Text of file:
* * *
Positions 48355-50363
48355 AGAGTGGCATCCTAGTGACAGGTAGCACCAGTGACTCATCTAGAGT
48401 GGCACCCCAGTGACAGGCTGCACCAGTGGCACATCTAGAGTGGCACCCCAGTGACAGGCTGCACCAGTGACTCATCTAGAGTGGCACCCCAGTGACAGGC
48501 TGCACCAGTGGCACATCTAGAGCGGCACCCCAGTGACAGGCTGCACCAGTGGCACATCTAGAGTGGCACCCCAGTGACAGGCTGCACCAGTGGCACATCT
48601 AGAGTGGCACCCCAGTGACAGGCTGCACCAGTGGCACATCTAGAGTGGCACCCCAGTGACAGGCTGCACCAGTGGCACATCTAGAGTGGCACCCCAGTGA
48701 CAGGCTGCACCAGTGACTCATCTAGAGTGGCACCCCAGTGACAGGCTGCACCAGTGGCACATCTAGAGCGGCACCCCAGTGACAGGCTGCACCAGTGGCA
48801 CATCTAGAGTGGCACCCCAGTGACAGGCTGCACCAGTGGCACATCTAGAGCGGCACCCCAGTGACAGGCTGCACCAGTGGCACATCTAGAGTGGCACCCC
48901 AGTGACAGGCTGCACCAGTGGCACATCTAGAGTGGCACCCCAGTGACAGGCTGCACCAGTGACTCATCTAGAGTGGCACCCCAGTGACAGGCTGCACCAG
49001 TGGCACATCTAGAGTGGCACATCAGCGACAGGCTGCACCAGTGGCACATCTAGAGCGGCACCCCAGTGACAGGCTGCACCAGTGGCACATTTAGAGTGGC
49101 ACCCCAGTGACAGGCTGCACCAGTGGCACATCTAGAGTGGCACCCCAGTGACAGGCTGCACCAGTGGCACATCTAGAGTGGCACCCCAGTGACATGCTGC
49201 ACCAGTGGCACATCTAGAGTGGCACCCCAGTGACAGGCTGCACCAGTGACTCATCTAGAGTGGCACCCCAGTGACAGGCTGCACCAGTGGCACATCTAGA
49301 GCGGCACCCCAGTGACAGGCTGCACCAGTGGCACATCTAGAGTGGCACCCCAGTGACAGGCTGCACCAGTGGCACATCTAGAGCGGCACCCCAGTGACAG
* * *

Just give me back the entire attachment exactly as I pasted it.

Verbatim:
Positions 48355-50363
48355 AGAGTGGCATCCTAGTGACAGGTAGCACCAGTGACTCATCTAGAGT
48401 GGCACCCCAGTGACAGGCTGCACCAGTGGCACATCTAGAGTGGCACCCCAGTGACAGGCTGCACCAGTGACTCATCTAGAGTGGCACCCCAGTGACAGGC
48501 TGCACCAGTGGCACATCTAGAGCGGCACCCCAGTGACAGGCTGCACCAGTGGCACATCTAGAGTGGCACCCCAGTGACAGGCTGCACCAGTGGCACATCT
48601 AGAGTGGCACCCCAGTGACAGGCTGCACCAGTGGCACATCTAGAGTGGCACCCCAGTGACAGGCTGCACCAGTGGCACATCTAGAGTGGCACCCCAGTGA
48701 CAGGCTGCACCAGTGACTCATCTAGAGTGGCACCCCAGTGACAGGCTGCACCAGTGGCACATCTAGAGCGGCACCCCAGTGACAGGCTGCACCAGTGGCA
48801 CATCTAGAGTGGCACCCCAGTGACAGGCTGCACCAGTGGCACATCTAGAGCGGCACCCCAGTGACAGGCTGCACCAGTGGCACATCTAGAGTGGCACCCC
48901 AGTGACAGGCTGCACCAGTGGCACATCTAGAGTGGCACCCCAGTGACAGGCTGCACCAGTGACTCATCTAGAGTGGCACCCCAGTGACAGGCTGCACCAG
49001 TGGCACATCTAGAGTGGCACATCAGCGACAGGCTGCACCAGTGGCACATCTAGAGCGGCACCCCAGTGACAGGCTGCACCAGTGGCACATTTAGAGTGGC
49101 ACCCCAGTGACAGGCTGCACCAGTGGCACATCTAGAGTGGCACCCCAGTGACAGGCTGCACCAGTGGCACATCTAGAGTGGCACCCCAGTGACATGCTGC
49201 ACCAGTGGCACATCTAGAGTGGCACCCCAGTGACAGGCTGCACCAGTGACTCATCTAGAGTGGCACCCCAGTGACAGGCTGCACCAGTGGCACATCTAGA
49301 GCGGCACCCCAGTGACAGGCTGCACCAGTGGCACATCTAGAGTGGCACCCCAGTGACAGGCTGCACCAGTGGCACATCTAGAGCGGCACCCCAGTGACAG